Detroit Invited to Bid for the 2024 Summer Olympics
- Feb 28, 2013
Twenty-five large cities and metropolitan areas in the U.S. and 10 other international cities that have expressed interest in hosting an Olympic competition have received invitation letters from the U.S. Olympic Committee (USOC) to bid for the 2024 Summer Olympic and Paralympic Games.
Though still fighting to recover from the economic decline that caused a massive loss of population, Detroit was one of the recipients. According to detroit2020.com, the city placed seven bids between 1939 and 1966 to host the summer games but each time gathered only a small number of votes, despite the city’s efforts to win the bids.
Written by USOC Chief Executive Officer Scott A. Blackmun, the invitation to bid letter emphasizes the unparalleled opportunity for a city to evolve socially and economically. Once chosen to stage such an event, a host city would require operating budgets in excess of $3 billion, not including costs related to venue construction and other infrastructure.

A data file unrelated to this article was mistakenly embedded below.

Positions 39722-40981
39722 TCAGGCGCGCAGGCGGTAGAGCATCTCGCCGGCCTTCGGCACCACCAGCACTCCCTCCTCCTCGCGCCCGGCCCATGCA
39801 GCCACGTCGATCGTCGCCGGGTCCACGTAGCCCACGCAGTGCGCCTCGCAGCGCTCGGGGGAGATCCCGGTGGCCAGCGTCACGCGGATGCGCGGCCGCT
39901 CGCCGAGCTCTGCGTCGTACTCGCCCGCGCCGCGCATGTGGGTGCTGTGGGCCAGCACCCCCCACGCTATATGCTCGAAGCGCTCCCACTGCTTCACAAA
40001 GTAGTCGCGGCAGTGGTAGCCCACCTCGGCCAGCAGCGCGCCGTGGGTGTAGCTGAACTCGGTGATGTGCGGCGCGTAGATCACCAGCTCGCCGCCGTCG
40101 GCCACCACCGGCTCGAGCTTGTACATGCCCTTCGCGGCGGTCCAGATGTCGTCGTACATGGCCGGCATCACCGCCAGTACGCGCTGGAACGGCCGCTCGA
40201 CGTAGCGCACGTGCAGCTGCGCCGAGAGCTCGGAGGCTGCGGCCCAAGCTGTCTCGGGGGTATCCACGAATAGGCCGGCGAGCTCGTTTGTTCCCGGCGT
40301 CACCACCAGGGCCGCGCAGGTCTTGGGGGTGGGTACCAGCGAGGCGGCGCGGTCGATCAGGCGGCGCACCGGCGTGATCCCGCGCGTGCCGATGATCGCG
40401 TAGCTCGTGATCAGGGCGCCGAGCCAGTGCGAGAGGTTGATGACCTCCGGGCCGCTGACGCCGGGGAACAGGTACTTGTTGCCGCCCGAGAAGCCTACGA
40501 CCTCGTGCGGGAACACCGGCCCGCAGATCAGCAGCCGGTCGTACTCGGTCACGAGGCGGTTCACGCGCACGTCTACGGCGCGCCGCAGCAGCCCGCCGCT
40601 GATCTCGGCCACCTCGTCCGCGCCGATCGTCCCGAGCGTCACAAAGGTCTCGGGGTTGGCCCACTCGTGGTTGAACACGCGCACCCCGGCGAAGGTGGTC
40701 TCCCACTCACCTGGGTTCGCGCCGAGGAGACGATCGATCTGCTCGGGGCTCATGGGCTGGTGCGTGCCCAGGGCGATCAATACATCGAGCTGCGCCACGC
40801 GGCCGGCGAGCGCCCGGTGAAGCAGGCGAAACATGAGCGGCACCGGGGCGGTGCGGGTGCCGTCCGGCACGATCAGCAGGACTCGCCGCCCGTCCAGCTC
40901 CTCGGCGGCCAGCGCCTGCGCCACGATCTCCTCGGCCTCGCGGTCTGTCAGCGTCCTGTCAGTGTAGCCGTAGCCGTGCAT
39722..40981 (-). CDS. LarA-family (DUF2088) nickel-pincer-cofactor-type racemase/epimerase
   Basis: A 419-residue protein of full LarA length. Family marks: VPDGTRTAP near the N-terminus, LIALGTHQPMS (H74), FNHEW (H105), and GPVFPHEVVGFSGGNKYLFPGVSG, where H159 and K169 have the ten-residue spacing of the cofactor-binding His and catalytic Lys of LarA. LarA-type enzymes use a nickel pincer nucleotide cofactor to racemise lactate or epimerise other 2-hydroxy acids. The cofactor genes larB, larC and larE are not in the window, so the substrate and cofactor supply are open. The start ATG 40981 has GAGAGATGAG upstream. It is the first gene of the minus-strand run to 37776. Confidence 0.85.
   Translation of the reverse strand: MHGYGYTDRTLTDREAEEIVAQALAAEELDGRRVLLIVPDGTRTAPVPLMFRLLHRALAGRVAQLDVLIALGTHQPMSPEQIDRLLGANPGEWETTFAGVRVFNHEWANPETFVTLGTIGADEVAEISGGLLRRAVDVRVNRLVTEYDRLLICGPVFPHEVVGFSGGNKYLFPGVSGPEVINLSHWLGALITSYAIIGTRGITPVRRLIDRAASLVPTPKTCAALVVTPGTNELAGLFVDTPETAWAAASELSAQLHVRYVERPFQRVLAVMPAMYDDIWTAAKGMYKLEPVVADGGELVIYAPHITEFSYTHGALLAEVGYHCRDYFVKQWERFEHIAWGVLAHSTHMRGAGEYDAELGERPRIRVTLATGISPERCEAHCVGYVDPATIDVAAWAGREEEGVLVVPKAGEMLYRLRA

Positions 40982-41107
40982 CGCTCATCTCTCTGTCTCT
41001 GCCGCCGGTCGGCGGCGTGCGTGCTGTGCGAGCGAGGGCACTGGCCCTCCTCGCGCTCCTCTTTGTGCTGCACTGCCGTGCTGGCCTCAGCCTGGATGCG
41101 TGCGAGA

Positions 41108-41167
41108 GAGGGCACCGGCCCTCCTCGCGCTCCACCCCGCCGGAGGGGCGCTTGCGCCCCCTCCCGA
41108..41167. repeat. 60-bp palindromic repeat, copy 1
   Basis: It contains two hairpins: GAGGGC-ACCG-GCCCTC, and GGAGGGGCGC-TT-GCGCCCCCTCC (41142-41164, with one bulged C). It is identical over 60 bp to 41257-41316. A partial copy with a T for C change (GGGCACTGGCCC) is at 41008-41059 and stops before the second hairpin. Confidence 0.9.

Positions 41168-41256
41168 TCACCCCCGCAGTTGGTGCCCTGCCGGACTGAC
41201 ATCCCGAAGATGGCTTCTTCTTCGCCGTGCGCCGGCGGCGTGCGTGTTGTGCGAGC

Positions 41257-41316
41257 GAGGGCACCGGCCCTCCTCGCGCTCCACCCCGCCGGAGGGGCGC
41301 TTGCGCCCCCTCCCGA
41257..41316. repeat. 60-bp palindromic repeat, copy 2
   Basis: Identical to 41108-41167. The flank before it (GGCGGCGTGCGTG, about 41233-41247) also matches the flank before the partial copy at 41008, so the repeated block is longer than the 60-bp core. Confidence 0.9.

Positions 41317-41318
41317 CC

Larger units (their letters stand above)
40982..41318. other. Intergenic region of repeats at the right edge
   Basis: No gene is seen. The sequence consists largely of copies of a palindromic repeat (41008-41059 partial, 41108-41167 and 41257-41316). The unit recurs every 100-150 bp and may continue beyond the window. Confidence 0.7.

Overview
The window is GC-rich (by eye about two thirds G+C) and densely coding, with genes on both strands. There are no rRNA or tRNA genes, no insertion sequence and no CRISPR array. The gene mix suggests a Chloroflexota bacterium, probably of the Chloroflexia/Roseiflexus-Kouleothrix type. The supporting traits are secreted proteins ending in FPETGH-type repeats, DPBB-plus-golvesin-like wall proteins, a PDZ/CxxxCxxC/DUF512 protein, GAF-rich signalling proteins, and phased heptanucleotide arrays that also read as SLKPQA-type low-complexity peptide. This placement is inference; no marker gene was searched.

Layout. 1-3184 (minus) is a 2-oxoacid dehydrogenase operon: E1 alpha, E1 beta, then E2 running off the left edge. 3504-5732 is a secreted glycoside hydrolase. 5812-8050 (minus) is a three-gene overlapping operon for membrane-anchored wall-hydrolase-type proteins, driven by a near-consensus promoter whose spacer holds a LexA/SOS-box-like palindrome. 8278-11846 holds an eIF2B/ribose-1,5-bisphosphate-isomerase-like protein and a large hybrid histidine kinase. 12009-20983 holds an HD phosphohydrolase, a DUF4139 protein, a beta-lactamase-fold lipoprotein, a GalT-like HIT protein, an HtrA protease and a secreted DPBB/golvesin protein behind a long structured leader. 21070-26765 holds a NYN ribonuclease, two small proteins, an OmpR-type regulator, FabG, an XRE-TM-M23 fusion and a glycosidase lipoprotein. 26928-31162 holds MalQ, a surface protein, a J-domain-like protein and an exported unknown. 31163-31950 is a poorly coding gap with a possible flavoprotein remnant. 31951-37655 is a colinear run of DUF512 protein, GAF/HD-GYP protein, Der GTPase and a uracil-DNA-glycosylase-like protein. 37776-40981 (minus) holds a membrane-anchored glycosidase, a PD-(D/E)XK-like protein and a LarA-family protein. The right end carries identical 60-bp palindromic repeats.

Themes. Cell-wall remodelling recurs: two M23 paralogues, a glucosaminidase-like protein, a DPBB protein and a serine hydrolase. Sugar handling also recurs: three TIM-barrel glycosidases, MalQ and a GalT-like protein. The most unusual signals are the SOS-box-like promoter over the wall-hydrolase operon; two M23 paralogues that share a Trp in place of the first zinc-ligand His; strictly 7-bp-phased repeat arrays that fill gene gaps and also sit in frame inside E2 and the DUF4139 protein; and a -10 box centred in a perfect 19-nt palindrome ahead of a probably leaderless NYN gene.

USOC lists a number of infrastructure and financial requirements that an Olympic host city should include:
- 45,000 hotel rooms
- an international airport that can handle thousands of international travelers per day
- an Olympic Village that can accommodate 16,500 people and has a 5,000-person
- meeting and operations space for over 15,000 media and broadcasters
- public transportation service to venues
- roadway closures to allow exclusive use for games-related transportation
- a workforce of up to 200,000.
If the authorities decide to bid for the 2024 Games, Motown would compete against major cities that also got the invitation, such as New York, Chicago, Dallas, Boston and Los Angeles. Whether Detroit can stand up to the challenge is debatable, as the city would have to invest huge amounts in order to meet USOC’s requirements, with a focus on renovating and expanding/building new sports venues.